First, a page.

Interim provost gives updates on ‘U’ response to pandemic at virtual SACUA meeting
The Senate Advisory Committee on University Affairs held an online meeting on Monday afternoon with Interim Provost Susan M. Collins as a guest to discuss current operations at the University of Michigan in light of the coronavirus pandemic. Collins talked about faculty and student mental health efforts, considerations of evaluations of remote instruction and alternate plans for graduate students involved in research that has been halted.
The meeting began with introductions of SACUA’s three new members: Jennifer Caitlin Finlayson, associate professor of English literature at the U-M Dearborn; Allen Liu, associate professor of mechanical and biomedical engineering in the College of Engineering; and Kentaro Toyama, professor of information and community information in the School of Information.
Collins then began speaking about the implications of the coronavirus pandemic along with the University’s response.
“We are committed to protecting health and safety while we proceed with the University’s core mission,” Collins said. “That includes instruction, maintaining academic continuity for our students and it also includes things like keeping on track the faculty promotions, which are so essential to the University’s long-term excellence.”
To accommodate the challenges of online instruction, specifically for faculty, Collins discussed changes to course evaluations for the winter semester.
“We are just about to roll out changes to the course evaluations for this semester … we’ve added new questions that will reflect the unusual circumstances and give lots more room for students to give qualitative feedback,” Collins said. “Evaluations will not in the traditional way be used to address promotion and tenure cases because the circumstances are just so unusual.”
Additionally, Collins emphasized the mental health resources that remain accessible for both students and faculty. The Faculty and Staff Counseling and Consultation Office is providing telehealth counseling sessions to faculty and staff and their dependents. Counseling and Psychological Services is still open for virtual appointments and has added a few more resources to their website as well.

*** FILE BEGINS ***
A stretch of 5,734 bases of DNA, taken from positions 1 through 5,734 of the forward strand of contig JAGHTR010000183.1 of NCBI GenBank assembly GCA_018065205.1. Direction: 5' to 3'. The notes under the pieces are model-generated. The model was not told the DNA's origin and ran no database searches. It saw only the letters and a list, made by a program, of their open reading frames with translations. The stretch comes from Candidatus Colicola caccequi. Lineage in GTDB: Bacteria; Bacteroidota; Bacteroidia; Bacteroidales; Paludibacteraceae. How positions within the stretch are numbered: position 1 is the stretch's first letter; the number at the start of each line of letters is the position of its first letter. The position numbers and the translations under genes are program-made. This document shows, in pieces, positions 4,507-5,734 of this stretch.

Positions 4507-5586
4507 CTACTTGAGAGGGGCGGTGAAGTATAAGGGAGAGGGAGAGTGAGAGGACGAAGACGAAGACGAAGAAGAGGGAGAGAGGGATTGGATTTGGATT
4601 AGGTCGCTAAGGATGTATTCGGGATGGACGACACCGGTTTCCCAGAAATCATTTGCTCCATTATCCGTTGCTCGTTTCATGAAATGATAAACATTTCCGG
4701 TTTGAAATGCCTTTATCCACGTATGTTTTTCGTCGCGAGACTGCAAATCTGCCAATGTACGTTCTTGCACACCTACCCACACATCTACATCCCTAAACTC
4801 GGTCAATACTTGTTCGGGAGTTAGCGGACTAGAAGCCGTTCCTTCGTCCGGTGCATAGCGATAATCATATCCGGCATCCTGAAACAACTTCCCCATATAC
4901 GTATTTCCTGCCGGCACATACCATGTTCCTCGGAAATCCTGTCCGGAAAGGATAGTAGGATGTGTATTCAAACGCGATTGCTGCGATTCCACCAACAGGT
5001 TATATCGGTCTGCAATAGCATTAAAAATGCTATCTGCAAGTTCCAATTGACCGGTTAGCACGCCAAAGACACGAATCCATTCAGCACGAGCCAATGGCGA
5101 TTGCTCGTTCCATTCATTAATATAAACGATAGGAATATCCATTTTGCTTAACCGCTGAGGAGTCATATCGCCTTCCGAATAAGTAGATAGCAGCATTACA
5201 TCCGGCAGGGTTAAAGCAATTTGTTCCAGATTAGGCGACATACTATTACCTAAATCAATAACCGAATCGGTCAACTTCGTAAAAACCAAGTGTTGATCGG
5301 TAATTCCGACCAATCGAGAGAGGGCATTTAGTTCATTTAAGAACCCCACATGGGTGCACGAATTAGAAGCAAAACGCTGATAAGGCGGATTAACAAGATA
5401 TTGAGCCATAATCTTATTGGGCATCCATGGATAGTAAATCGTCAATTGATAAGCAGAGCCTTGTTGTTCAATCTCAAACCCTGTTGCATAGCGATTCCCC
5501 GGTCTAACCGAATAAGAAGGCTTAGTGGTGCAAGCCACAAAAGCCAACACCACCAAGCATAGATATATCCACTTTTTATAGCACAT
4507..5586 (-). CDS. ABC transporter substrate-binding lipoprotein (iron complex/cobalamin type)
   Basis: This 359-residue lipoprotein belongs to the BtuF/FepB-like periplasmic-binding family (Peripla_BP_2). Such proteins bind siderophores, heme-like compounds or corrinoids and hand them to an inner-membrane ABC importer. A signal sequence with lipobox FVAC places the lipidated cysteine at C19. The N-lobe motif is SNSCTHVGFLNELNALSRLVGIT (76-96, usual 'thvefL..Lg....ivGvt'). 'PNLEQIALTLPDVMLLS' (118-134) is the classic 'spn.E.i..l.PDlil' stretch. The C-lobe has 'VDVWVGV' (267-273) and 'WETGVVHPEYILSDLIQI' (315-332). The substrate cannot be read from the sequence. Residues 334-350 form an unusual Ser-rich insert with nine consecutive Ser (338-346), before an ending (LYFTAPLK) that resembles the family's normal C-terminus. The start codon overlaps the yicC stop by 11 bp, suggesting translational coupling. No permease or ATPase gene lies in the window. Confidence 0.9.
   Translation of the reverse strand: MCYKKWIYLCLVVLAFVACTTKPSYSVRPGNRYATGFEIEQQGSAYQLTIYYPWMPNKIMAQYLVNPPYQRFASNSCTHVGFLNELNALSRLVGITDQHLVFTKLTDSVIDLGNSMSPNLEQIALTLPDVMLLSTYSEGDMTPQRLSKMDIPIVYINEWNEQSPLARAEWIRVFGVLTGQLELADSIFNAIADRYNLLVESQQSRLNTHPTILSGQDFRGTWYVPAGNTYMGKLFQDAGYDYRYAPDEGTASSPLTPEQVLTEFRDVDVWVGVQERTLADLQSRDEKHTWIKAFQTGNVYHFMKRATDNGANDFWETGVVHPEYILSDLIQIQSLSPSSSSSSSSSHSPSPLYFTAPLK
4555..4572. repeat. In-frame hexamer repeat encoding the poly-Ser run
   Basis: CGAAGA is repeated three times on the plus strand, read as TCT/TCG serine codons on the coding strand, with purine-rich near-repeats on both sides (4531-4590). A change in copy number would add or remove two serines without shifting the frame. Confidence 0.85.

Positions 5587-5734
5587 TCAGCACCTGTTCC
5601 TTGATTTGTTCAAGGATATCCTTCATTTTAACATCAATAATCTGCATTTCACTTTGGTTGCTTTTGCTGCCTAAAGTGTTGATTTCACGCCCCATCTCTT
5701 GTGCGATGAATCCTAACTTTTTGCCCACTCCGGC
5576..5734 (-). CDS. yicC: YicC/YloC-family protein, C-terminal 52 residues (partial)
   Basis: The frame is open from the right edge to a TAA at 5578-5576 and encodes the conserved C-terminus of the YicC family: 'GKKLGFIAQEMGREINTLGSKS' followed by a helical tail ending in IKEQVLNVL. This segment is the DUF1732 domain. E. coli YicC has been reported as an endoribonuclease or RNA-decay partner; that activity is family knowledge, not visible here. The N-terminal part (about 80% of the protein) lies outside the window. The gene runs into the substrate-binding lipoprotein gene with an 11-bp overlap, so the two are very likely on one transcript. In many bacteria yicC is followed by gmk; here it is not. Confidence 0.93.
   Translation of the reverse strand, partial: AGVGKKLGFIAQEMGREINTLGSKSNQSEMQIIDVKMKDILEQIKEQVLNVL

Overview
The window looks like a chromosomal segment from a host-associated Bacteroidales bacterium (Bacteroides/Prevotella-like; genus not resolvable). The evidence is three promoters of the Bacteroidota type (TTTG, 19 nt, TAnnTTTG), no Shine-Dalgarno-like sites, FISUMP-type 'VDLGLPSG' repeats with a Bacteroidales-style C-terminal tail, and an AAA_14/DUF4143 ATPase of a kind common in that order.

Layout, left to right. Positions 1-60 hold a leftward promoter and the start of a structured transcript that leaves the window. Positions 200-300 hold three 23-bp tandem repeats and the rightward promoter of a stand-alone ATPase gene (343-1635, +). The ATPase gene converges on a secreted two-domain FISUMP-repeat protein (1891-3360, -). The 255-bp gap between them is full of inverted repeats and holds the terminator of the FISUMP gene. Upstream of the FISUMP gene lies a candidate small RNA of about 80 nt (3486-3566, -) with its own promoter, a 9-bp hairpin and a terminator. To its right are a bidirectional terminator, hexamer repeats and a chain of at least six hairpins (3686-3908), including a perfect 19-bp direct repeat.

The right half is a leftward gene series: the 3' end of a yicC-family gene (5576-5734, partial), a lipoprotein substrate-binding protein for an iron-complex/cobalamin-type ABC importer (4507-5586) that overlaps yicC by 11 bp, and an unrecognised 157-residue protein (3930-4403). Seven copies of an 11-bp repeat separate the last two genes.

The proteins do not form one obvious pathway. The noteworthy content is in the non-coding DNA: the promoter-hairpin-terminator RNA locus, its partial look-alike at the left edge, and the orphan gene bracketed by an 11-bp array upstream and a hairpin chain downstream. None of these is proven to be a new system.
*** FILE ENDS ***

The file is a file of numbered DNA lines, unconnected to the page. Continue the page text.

Collins also said incoming graduate students may face uncertainty in enrolling at the University in light of the rapidly changing economy.
“There is more uncertainty about graduate and professional enrollments … in the short-run many students may choose to defer or forego their plans and we have certainly recognized that,” Collins said. “Or even considering the broader economy as a factor, sometimes when the economy is more challenged, more people go to graduate school.”
Collins then opened the floor to questions from SACUA members. Colleen Conway, professor of music education in the School of Music, Theatre & Dance, asked about the consistency of messaging surrounding the new approach to course evaluations.
“What is the language that is going to go out to faculty about the use of course evaluations in tenure and promotions?” Conway said. “Is it at the unit level that those decisions will be made?”
Collins said her intent is that the message comes from both her and the deans of the schools and colleges to reiterate that it does not make sense for evaluations for this semester to be used as they traditionally would be.
Annalisa Manera, a professor of nuclear engineering and radiological sciences in the College of Engineering, asked about plans regarding pauses in research for Ph.D. and graduate students.
“In my department, this has already taken place, so I was wondering whether there are some plans of what to do with all the Ph.D. and postdoc students who are in these circumstances,” Manera said.
Collins said some units are further along in monitoring students’ progress, adding that, overall, plans were being made on a case-by-case basis.
Elena Gallo, an associate professor of astronomy in LSA, commented on the issue of stalled research.
“This is really a source of enormous stress for the graduate student population and students are extremely worried about funding continuity, so any approximate deadline (for plans moving forward) would be extremely helpful,” Gallo said.
Though there is not yet a clear timeline, Collins said she would make communication regarding research plans a priority going forward.
Collins emphasized her desire to utilize SACUA, especially in this unprecedented time, as the “eyes and ears” of campus in order to make future decisions.
“We’re now in a place where we can be thoughtful about what we need to prioritize so there aren’t major pockets in our community that are not being considered,” Collins said.
Contributor Celene Philip can be reached at firstname.lastname@example.org.